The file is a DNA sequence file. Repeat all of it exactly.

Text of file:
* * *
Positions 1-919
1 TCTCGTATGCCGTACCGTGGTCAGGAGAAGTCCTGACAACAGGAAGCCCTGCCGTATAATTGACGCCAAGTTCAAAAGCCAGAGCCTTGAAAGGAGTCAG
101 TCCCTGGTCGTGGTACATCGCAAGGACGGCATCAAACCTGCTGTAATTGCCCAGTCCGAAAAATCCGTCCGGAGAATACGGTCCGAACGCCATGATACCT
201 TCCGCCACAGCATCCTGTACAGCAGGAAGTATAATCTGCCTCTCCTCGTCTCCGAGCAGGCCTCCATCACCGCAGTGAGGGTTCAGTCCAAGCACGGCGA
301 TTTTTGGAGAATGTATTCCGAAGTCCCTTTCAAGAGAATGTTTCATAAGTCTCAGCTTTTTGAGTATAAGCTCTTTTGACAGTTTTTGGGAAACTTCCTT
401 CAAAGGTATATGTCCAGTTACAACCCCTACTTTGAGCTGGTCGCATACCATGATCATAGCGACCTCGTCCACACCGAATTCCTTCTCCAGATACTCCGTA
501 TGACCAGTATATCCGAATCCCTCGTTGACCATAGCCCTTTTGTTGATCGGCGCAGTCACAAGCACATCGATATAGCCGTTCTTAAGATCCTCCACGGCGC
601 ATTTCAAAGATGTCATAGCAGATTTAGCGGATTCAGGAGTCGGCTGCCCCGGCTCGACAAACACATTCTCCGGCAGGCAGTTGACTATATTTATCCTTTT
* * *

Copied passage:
Positions 1-919
1 TCTCGTATGCCGTACCGTGGTCAGGAGAAGTCCTGACAACAGGAAGCCCTGCCGTATAATTGACGCCAAGTTCAAAAGCCAGAGCCTTGAAAGGAGTCAG
101 TCCCTGGTCGTGGTACATCGCAAGGACGGCATCAAACCTGCTGTAATTGCCCAGTCCGAAAAATCCGTCCGGAGAATACGGTCCGAACGCCATGATACCT
201 TCCGCCACAGCATCCTGTACAGCAGGAAGTATAATCTGCCTCTCCTCGTCTCCGAGCAGGCCTCCATCACCGCAGTGAGGGTTCAGTCCAAGCACGGCGA
301 TTTTTGGAGAATGTATTCCGAAGTCCCTTTCAAGAGAATGTTTCATAAGTCTCAGCTTTTTGAGTATAAGCTCTTTTGACAGTTTTTGGGAAACTTCCTT
401 CAAAGGTATATGTCCAGTTACAACCCCTACTTTGAGCTGGTCGCATACCATGATCATAGCGACCTCGTCCACACCGAATTCCTTCTCCAGATACTCCGTA
501 TGACCAGTATATCCGAATCCCTCGTTGACCATAGCCCTTTTGTTGATCGGCGCAGTCACAAGCACATCGATATAGCCGTTCTTAAGATCCTCCACGGCGC
601 ATTTCAAAGATGTCATAGCAGATTTAGCGGATTCAGGAGTCGGCTGCCCCGGCTCGACAAACACATTCTCCGGCAGGCAGTTGACTATATTTATCCTTTT